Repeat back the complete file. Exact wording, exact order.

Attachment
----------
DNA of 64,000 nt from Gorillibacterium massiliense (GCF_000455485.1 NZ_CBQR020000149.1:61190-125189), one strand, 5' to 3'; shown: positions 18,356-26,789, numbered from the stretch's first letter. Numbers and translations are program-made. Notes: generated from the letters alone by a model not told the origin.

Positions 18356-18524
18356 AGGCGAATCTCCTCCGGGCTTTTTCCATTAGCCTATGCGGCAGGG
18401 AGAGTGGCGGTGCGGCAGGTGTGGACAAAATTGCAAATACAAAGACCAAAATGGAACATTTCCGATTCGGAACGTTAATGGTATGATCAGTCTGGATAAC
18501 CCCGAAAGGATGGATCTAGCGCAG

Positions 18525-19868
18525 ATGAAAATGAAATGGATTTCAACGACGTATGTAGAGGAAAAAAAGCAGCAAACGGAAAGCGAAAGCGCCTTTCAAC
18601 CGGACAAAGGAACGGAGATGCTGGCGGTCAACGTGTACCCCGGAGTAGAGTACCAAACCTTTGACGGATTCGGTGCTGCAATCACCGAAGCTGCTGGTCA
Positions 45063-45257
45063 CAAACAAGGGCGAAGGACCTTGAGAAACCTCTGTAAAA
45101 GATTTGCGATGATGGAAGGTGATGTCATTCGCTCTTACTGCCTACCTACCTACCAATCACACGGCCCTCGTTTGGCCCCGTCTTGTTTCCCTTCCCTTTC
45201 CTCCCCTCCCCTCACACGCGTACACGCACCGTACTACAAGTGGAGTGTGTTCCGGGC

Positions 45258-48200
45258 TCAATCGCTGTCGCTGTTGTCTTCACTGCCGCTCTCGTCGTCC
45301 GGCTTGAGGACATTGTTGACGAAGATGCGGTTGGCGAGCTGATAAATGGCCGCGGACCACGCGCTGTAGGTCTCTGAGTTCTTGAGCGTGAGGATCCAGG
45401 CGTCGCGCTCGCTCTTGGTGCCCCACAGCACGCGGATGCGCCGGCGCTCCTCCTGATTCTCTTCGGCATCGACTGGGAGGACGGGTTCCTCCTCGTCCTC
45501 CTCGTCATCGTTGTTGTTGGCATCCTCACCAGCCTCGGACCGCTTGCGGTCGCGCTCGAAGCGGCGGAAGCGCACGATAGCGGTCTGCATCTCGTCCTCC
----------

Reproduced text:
DNA of 64,000 nt from Gorillibacterium massiliense (GCF_000455485.1 NZ_CBQR020000149.1:61190-125189), one strand, 5' to 3'; shown: positions 18,356-26,789, numbered from the stretch's first letter. Numbers and translations are program-made. Notes: generated from the letters alone by a model not told the origin.

Positions 18356-18524
18356 AGGCGAATCTCCTCCGGGCTTTTTCCATTAGCCTATGCGGCAGGG
18401 AGAGTGGCGGTGCGGCAGGTGTGGACAAAATTGCAAATACAAAGACCAAAATGGAACATTTCCGATTCGGAACGTTAATGGTATGATCAGTCTGGATAAC
18501 CCCGAAAGGATGGATCTAGCGCAG

Positions 18525-19868
18525 ATGAAAATGAAATGGATTTCAACGACGTATGTAGAGGAAAAAAAGCAGCAAACGGAAAGCGAAAGCGCCTTTCAAC
18601 CGGACAAAGGAACGGAGATGCTGGCGGTCAACGTGTACCCCGGAGTAGAGTACCAAACCTTTGACGGATTCGGTGCTGCAATCACCGAAGCTGCTGGTCA
Positions 45063-45257
45063 CAAACAAGGGCGAAGGACCTTGAGAAACCTCTGTAAAA
45101 GATTTGCGATGATGGAAGGTGATGTCATTCGCTCTTACTGCCTACCTACCTACCAATCACACGGCCCTCGTTTGGCCCCGTCTTGTTTCCCTTCCCTTTC
45201 CTCCCCTCCCCTCACACGCGTACACGCACCGTACTACAAGTGGAGTGTGTTCCGGGC

Positions 45258-48200
45258 TCAATCGCTGTCGCTGTTGTCTTCACTGCCGCTCTCGTCGTCC
45301 GGCTTGAGGACATTGTTGACGAAGATGCGGTTGGCGAGCTGATAAATGGCCGCGGACCACGCGCTGTAGGTCTCTGAGTTCTTGAGCGTGAGGATCCAGG
45401 CGTCGCGCTCGCTCTTGGTGCCCCACAGCACGCGGATGCGCCGGCGCTCCTCCTGATTCTCTTCGGCATCGACTGGGAGGACGGGTTCCTCCTCGTCCTC
45501 CTCGTCATCGTTGTTGTTGGCATCCTCACCAGCCTCGGACCGCTTGCGGTCGCGCTCGAAGCGGCGGAAGCGCACGATAGCGGTCTGCATCTCGTCCTCC